Chapter XVII.

9 Jun

The explosion of storage tanks containing methane scooped up from the beds of algae provided an infernal accompaniment to the spreading organic fire.

Sunda shuddered with fright as the sled fled immediately in front of the yellow flames. Each time that the firebug stopped to make a new explosion, the escape route southward became closer and narrower.

When will this fiend stop his insane annihilation of family property? the prisoner wondered, her body shivering with fear. His fury seemed to have no limit to it. Would he have to halt his arson at some moment? How was that going to happen?

Each time, Fyn returned to the vehicle with a wilder expression in his eyes. His fever had risen to a level of frenzy she could only compare to that of the drunken demigods and heroes of prehistoric Bifrost. She was horrified to a degree never experienced before in her life.

Why does no one come to stop him? she asked herself. How does he manage to commit so much destruction without opposition or limit?

Fyn is too swift, taking an irregular, zig-zagging route southward. Since no one inhabits these algae plantations, help can only come from the settled towns like Protista or Dinobryon. Opposition to him remains too distant to succeed quickly or easily?

The driver jumped into the cab of the sled, gunning the carrier forward just in time to escape the lapping flames of the blazing cinnabar algae.

Fyn spoke to her without turning his head.

“It will be accomplished,” he exclaimed with devilish delight. “All his plantations will be destroyed. Nothing of value will be left once I am finished with my work.”

Sunda stared at his transfigured, ecstatic face.

He is fulfilling his final wish, she realized with a shudder.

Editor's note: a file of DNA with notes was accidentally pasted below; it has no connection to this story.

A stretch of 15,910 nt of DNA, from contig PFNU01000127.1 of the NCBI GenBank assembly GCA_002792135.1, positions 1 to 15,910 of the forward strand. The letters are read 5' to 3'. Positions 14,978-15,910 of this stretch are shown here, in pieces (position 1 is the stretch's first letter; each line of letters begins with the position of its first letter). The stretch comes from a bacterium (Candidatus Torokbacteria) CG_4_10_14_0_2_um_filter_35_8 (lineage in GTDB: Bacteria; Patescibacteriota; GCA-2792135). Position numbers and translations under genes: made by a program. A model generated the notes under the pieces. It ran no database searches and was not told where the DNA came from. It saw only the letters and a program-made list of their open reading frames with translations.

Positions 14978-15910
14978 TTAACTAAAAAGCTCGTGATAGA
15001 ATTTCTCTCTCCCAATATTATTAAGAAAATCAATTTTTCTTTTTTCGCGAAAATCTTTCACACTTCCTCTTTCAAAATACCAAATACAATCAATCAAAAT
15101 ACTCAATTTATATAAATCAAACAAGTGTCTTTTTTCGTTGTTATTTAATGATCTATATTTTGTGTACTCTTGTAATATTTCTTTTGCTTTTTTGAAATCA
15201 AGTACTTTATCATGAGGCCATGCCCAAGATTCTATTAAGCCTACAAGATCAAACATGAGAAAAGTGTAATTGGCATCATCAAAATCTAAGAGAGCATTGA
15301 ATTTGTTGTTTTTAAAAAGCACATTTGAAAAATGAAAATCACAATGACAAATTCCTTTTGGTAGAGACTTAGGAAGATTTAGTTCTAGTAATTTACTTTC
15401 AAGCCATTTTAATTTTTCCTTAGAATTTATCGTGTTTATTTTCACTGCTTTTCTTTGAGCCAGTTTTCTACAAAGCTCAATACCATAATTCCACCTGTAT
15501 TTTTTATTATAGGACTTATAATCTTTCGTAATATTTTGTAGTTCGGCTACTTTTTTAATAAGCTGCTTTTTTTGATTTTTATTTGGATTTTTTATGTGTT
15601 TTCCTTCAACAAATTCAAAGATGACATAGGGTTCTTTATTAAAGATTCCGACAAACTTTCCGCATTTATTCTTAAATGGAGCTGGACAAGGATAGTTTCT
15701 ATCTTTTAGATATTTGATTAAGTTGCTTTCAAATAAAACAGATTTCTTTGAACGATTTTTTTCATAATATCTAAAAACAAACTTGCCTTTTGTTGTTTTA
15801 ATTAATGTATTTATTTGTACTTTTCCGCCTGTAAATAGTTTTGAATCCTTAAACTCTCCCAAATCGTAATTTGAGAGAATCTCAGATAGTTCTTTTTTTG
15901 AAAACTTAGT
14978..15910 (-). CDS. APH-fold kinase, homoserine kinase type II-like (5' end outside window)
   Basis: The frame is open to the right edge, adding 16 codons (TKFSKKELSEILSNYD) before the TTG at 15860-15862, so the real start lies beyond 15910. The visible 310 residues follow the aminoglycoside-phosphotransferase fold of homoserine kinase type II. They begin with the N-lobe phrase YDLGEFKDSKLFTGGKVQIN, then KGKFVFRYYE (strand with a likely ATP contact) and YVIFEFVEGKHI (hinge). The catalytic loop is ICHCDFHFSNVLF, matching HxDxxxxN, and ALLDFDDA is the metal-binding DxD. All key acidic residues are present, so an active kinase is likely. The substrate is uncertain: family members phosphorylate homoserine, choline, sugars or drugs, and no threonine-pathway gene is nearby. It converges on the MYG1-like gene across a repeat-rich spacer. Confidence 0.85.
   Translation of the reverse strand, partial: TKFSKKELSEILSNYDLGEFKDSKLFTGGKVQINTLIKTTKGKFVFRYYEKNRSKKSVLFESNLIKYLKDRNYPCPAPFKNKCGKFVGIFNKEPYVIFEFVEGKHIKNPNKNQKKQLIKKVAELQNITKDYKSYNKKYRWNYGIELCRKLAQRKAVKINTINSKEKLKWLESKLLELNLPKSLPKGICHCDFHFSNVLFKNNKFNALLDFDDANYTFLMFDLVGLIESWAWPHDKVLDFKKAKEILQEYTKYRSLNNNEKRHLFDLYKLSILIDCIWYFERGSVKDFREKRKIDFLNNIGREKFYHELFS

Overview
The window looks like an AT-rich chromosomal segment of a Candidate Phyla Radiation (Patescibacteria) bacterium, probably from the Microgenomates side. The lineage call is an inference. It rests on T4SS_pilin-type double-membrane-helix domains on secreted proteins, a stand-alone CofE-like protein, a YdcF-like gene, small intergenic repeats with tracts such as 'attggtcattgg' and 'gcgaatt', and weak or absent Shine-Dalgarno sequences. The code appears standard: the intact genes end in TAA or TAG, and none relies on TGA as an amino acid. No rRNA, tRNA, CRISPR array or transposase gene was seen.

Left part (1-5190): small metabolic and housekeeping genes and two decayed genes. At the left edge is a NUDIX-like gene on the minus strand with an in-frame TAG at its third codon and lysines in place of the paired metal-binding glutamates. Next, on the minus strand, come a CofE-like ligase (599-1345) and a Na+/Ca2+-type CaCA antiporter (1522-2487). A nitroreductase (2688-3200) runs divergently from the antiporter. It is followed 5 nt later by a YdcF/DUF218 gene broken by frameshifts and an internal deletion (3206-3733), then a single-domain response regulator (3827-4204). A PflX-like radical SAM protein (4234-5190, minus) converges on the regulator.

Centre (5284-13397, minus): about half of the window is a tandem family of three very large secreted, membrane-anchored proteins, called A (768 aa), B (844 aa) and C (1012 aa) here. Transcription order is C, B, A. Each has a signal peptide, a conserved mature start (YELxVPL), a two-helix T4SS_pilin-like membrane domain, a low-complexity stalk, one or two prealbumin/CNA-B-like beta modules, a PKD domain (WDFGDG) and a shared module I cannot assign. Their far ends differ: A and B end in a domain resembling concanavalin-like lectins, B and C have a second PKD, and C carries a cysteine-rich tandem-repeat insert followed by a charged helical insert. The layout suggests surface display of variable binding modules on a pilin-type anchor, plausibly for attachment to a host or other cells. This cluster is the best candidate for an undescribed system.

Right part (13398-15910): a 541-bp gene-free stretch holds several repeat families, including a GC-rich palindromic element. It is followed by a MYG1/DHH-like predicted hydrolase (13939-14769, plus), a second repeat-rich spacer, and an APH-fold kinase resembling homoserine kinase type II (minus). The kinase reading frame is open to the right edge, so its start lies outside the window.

His insanity has not been exhausted yet, for there is so much more he wishes to accomplish.

Aar Kvaloz took one side of a long conference table, across from the two psychiatrists and the Clinic Director.

It took Cam only a few minutes to explain why he had moved to holographic memory erasure through photonic radiation for the magnate’s son. He finished with the kidnapping of Sunda Vipur. As Aar Kvaloz listened, his face grew a deep, blood red. Suddenly, when Bingen ended his discourse, the wealthiest man in the country turned to Gand Halsing.

“I am not going to buy any medical apparatus that doesn’t work the way it is supposed to. There is no future for such ineffective technology that does not produce the promised results,” he growled angrily.

All at once, Dr. Hekla Knax interrupted him in a cold, hard voice.

“Fyn has, in all probability, gone to the extreme limit. I fear that he is creating this all-engulfing fire in the ice fields. It is the result of the terrible turmoil in his troubled mind. The imbalance in his neurohormones has not been overcome and replaced. The memories buried in his amygdala remain as strong and destructive as they ever have.

“Light therapy has not been successful with your son, sir.”

All eyes had by now turned upon her. Ignoring them, she continued expressing her thoughts.

“The danger has been there from the beginning of our probing into the fundamental memory ideograms. Any major memory erasure is going to change an individual’s personality radically. It looks to me like that is what happened with Fyn. He has developed into an unbalanced animal, not a harmonized, even-handed adult.”

Cam felt a bolt of revelatory enlightenment strike him.

“That’s it. I knew that there was a connection, but couldn’t make it myself.”

Aar Kvaloz asked a question not posed to anyone in particular. “What are you people saying happened to my son as a consequence of the treatment he received at the Clinic?”

Cam looked directly and fearlessly at the disturbed father.

“There is a hidden, subterranean region within each of us. We who study it label the profound, unconscious stratum the idioplasm. It is the silent, invisible portion of the personality. The part that rarely awakens or comes to know itself subjectively. It is rooted in our inherited physical soma, in our genes and chromosomes. But this idioplasm possesses a subconscious memory all its own, engraved into our cellular makeup. It is the basic, true memory of a person, but unknown and invisible most of the time.

“The photonic treatments gave life to this buried, previously unseen aspect of the young man. It made visible what had been invisible and inactive.

“We unknowingly brought out what we did not know lay at the bottom of his brain.”

The Landian psychiatrist drew a long breath, then went on.

“Although I erased certain areas of conscious memory in Fyn, my probing could not affect what was in the idioplasm. And that underlying mnemonic foundation seeped up into the vacuum I had caused within his conscious recall. That was the reason for the explosion of his wild passions in recent days. I made him into a mad being, without intending to do so.